For "Golden Feather," Dorner spent the summer—every morning before dawn, every night around sunset—observing a family of great horned owls near her home.


Golden Feather, Pam Dorner

"After watching a great-horned owl family near home, I became familiar with their hunting habits. The father owl loved to hunt for bugs on woodpiles at dusk. I realized there was an opportunity for backlighting. This took weeks of waiting for the perfect conditions. One night looked promising, so I set up a distance away so as to not disturb the papa owl if he did come. After some time, he flew on the woodpile. As I was watching him look for bugs, there was a flutter in a tree near me. It was the mother owl. She peered around the tree at papa then looked back to the nest where her two owlets were patiently waiting to be fed. It appeared as if she  was trying to figure out if she could see the nest from papa owl’s vantage point. She ultimately chose an almost perpendicular woodpile with a better view of the nest. Then I had a decision to make. Both owls were hunting on woodpiles with backlighting potential, but I couldn’t photograph both of them from the same spot and I didn’t want to move around too much, which would disturb them. I decided to photograph the mother owl as this was unusual behavior for her. She sat on the woodpile for a long time just looking around and I worried that the light would be gone soon. Just as the last light was fading, she flew away. At that moment, one of her feathers fell to the ground catching the last bit of light on the way down." —Pam Dorner

2024 New Mexico Magazine Photo Contest winner Jim Shepka with his image "Hard Days Ride."


Hard Days Ride, Jim Shepka

"I was fortunate to be at the stables of the Hyatt Regency Tamaya Resort when a group of staff and volunteers returned from an evening ride. It’s a rare thing when timing, circumstances, and lighting all come together, but even more special to be in the position to take advantage of the opportunity to capture moments like this." —Jim Shepka

People category winner Chanel Flores with "Within Reach."


Within Reach, Chanel Flores

“My style of photography is candid, and I hope to capture the real emotions of my subject. After an hour’s shoot with the boy and his mom, we came across this pear tree, where at least a hundred fruit had fallen to the ground. Stepping ever so carefully, he looked up. The pear was one of those last ones on the tree within his reach. He plucked it proudly and took a huge bite.” —Chanel Flores

"White Sands" by Richard Larsson won 1st place in the Landscapes category.


White Sands, Richard Larsson

"About a mile hike into the park, capturing the curve of a wind swept dune hidden amidst a sea of gypsum sand." —Richard Larsson

1st place winner in the mobile category, "Glowing Grace," by Shirley Estes.


Glowing Grace, Shirley Estes

"The photo Glowing Grace is of my 20-foot tepee on our property in Ruidoso. This photo was taken when my husband and I went out to watch the blue moon rise on August 30, 2023. We started a fire inside the tepee to stay warm and relax, until the moon became visible. I went outside to take photos of the moon, but the fire pit and the reflection of the moon had caused an almost surreal glow coming from the tepee, so I started photographing the tepee instead. The photo was taken using my iPhone 14 Pro with no filters." —Shirley Estes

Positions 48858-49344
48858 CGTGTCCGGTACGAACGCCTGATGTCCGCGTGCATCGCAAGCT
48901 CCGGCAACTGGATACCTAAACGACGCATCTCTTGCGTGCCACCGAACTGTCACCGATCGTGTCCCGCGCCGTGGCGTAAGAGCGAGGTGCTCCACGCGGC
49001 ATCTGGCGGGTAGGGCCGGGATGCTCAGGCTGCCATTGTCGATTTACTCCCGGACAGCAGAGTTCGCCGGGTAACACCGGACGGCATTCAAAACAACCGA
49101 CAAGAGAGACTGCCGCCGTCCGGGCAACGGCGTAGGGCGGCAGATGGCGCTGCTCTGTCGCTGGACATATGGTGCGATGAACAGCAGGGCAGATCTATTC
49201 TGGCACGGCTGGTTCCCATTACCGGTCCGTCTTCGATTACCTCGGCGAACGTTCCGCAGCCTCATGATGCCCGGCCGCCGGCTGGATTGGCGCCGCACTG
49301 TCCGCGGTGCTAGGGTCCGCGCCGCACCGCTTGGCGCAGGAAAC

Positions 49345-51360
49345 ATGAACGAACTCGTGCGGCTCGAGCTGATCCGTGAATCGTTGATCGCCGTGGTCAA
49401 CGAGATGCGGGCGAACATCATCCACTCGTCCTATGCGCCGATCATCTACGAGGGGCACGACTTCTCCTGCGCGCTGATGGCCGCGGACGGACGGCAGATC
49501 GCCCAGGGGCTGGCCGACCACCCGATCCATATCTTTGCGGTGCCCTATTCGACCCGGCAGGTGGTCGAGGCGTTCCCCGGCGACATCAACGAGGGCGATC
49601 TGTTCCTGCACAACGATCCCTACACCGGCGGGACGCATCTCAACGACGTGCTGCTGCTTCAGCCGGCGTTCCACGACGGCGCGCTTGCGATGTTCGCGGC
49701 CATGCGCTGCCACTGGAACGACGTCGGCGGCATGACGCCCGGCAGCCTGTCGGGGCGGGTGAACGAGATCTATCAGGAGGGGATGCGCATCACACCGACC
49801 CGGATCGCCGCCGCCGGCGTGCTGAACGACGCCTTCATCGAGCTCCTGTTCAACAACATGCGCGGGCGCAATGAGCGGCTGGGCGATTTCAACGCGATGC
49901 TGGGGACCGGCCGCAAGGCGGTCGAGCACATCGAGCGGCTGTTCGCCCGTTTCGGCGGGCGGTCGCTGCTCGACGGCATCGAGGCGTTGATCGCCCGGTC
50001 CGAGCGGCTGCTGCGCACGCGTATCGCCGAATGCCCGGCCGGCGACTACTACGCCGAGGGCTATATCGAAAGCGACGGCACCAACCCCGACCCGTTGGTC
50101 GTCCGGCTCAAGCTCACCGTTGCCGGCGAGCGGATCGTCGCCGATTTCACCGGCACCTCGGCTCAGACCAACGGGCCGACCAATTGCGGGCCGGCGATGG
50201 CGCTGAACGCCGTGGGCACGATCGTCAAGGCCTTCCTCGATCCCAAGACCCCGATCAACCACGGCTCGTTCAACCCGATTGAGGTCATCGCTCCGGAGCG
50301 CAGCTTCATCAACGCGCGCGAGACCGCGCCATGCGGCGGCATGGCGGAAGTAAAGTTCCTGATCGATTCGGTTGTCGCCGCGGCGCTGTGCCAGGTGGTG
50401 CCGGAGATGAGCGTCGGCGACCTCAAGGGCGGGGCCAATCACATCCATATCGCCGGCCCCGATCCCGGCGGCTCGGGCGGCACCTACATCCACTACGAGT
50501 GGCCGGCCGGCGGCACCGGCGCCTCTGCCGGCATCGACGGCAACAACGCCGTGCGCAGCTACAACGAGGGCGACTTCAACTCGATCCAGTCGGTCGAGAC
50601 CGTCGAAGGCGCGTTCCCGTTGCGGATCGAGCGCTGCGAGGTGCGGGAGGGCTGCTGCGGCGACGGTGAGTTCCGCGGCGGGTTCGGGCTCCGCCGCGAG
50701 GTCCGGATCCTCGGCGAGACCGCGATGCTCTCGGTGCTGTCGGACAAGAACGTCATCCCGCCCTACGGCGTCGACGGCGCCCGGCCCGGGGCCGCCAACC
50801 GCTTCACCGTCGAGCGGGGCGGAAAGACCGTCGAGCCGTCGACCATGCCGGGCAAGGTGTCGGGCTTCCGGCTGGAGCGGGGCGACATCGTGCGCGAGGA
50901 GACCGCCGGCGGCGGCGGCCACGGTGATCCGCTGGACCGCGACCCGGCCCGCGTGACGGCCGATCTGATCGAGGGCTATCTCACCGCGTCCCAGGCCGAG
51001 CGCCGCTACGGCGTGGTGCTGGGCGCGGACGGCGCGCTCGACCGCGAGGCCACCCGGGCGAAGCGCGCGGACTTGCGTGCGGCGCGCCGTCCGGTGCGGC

1st place winner in the Nightscapes category, "Bluff Springs," by Richard Larsson.


Bluff Springs, Richard Larsson

“It was a very cold late-night drive into the forest to photograph the frozen waterfall under the midnight stars. On this February evening, temperatures were below freezing. It was quite a dark and lonely night, with only the stars to keep me company.” —Richard Larsson

1st place winner in the Animals category, "Fire and Ice," by Pam Dorner


Fire and Ice, Pam Dorner

"This sandhill crane is doing his best dragon impersonation a cold, January morning in central New Mexico. I spent the first months of the year hoping to photograph sandhill crane breath in backlit conditions. I quickly realized this was going to be tougher than originally thought as certain conditions had to be in place to capture this. First, it needs to be cold, with very little wind and full sun to light up their breath. I also needed a dark background. One morning the stars aligned, and I was able to capture this sandhill crane in the midst of preflight calls. The light gave the impression this crane was breathing fire." —Pam Dorner

People's Choice winner, "Folklorico," Cosetta Lewis.


Folklorico, Cosetta Lewis

"Sophia, my little folklorico dancer, shows off her skills in her traditional costume." —Cosetta Lewis


For the eighth consecutive year, Tularosa Basin Gallery of Photography, in Carrizozo, will host an exhibit featuring the winners. The opening weekend, January 27-28, includes artist appearances and refreshments. As the largest photo gallery in the state, Tularosa Basin Gallery features the work of more than 40 New Mexico photographers Friday through Sunday and by appointment.